I posted a list of home remedies that have worked for me on another link that another person had written. But I'll type them here too in hopes that one of them might work for you too. I am not listing Chiropractor on here because I had gone to a good one for a couple of years but once my MRI revealed bulging & torn discs + the narrowing of the spinal canal there was NO way I was going to let someone twist my spine. Also, couple years ago my hip slipped out of her arm and I could barely walk for 3 wks, and to this day I wonder if any damage was done. Soooo....here is my list of home treatments:

1~ TENS unit - Electrode patches are placed where your pain is and the unit emits electrical impulses to stimulate the bunched up nerves. It works wonders for me when I have ongoing pain in a certain area. I also got one with a muscle stimulator for when my sciatica acts up and the muscles need a jolt. You can order one on the internet without a prescription, I got mine for $59 US at MedicalProductsOnline.com, they also sell replacement patches, as well as some larger higher priced units, but this one is portable and can carry in your pocket. BTW, Chiropractors use TENS units on their patients.
2~ Get a lumbar/pregnancy pillow, there are several shapes and sizes. Most are shaped like a candy cane and support head, neck, shoulders, back, knees & ankles. It takes all the pressure off your hips and spine. I ordered mine from Walmart.com & my newest from Amazon. I like my 1st one the best, its about 11 ft long & takes up most of a queen sized bed. Been using it for about 2 yrs now.
3~ Try your best to get rid of inflammation in the body, that is what contributes to degeneration and pain. I take Zyflamend, an herbal anti-inflammatory I order on iherb.com. You can read reviews there as well. My pain doc is the one who originally told me about it. And I alternate other supplements such as black cherry juice, celery seed & Juice Festiv (fruit/veggie anti-oxidants). Also my primary doc said to cut out red meat but I haven't done that yet.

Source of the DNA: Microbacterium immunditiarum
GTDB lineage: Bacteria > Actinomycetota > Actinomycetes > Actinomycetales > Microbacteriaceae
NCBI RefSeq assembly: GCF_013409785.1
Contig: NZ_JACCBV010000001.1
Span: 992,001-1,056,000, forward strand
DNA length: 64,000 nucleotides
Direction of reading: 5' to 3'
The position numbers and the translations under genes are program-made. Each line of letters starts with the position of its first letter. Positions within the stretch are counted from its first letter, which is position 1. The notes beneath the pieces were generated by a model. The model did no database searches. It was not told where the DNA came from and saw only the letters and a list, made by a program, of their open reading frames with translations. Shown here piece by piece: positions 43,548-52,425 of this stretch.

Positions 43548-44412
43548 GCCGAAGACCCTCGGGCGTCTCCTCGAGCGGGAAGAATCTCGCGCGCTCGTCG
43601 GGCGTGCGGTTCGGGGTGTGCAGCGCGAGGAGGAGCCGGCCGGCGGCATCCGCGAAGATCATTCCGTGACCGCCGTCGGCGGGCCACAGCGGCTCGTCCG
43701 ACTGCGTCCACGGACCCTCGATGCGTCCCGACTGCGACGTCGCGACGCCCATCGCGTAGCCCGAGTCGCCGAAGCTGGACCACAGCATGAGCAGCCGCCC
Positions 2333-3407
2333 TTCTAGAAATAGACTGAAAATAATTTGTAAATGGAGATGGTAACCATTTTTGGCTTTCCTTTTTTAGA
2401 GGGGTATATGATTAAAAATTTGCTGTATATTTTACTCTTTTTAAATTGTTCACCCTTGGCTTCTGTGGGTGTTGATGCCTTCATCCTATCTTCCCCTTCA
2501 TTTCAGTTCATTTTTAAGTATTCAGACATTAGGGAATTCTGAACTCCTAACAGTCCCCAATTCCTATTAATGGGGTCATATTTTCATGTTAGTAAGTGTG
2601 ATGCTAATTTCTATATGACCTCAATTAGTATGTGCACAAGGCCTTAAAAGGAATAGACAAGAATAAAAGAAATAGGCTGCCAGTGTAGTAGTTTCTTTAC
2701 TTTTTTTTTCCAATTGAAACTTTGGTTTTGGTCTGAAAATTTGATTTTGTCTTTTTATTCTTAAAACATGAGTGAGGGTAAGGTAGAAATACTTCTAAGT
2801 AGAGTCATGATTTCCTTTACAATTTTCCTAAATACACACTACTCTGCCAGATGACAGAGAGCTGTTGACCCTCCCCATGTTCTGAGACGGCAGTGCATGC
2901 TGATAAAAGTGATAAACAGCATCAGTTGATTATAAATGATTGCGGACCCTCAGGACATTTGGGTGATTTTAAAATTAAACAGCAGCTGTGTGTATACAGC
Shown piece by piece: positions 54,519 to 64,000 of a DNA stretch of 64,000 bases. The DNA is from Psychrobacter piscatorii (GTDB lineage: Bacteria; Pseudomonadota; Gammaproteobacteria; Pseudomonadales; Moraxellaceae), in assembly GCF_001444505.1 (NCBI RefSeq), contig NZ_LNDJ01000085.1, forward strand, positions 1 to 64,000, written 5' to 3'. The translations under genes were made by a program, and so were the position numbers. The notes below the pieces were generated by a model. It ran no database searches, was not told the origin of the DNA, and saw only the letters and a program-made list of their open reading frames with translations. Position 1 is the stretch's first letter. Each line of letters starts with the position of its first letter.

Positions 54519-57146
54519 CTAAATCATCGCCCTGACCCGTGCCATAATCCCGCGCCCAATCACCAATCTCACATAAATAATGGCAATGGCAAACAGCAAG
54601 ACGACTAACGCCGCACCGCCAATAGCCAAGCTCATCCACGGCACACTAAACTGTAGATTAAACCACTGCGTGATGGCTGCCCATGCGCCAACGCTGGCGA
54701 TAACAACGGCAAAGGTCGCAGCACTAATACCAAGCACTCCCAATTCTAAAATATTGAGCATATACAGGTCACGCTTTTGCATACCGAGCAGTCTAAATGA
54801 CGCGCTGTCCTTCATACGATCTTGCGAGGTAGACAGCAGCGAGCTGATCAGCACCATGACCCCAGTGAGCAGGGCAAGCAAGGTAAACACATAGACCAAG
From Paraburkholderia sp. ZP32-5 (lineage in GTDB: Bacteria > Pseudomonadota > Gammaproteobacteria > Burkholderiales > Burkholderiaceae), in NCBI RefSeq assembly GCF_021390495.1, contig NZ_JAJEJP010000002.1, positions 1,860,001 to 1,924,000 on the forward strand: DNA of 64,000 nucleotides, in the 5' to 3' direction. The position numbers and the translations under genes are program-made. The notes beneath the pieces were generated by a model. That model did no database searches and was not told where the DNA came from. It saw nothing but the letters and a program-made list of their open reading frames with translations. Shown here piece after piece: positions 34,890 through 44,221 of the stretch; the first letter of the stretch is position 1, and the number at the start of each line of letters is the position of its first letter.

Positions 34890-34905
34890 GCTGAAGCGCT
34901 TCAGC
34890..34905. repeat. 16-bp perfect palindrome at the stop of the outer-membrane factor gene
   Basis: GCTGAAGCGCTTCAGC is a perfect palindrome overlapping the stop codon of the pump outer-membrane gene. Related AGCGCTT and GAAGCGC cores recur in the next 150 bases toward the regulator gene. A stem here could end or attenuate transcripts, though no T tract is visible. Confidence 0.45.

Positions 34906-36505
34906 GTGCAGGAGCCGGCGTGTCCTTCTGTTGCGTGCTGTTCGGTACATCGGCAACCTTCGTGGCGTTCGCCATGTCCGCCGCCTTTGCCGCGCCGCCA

4~ I bought a memory foam mattress and it has helped my night pain tremendously. I bought mine at Walmart! Don't even know if you have Walmart in UK? But you can order online. I got the 8 inch mattress & then added an additional 4 inch topper later so I can flip it occassionally. People complain about them holding in body heat but I haven't had that problem, all I know is it takes pressure off the joints.
5~ When I've overdone it during the day or have trouble getting moving in the a.m., I use moist heat for 10-15 minutes. I have a large beaded microwavable wrap, it has a velcro strap so if needed I can wear it around my lumbar area while cooking, otherwise I use it upright while sitting.
6~ I bought todays version of a bean bag chair! It sounds crazy but I LOVE this chair, it takes ALL the pressure off my joints while watching t.v. Its called a CozySac, its made of small chunks of memory foam so it forms to your body. Or if you get tired of the shape its taken just puff it up and start over. It comes in 2 ft through 8 ft sizes, I got a 4 ft for chair & a 2 ft for feet. This company custom makes them in the color of your choice and it has an inner & outer cover so you can wash it without all the insides spilling out like our 70's bean bags ;-) CozySacs can be found on EBay, Amazon and they have their own website.
7~ Got one of those Shiatzu massage chair cushions that has both round and elongated massages, it really works great to unbunch back muscles.
8~ And like you, I'm taking Tramadol but not with Codeine. I recently started taking one in the evening because the cold weather here is really hurting me, but normally I only take 50 mg twice per day.

Hope something sounds of interest to you!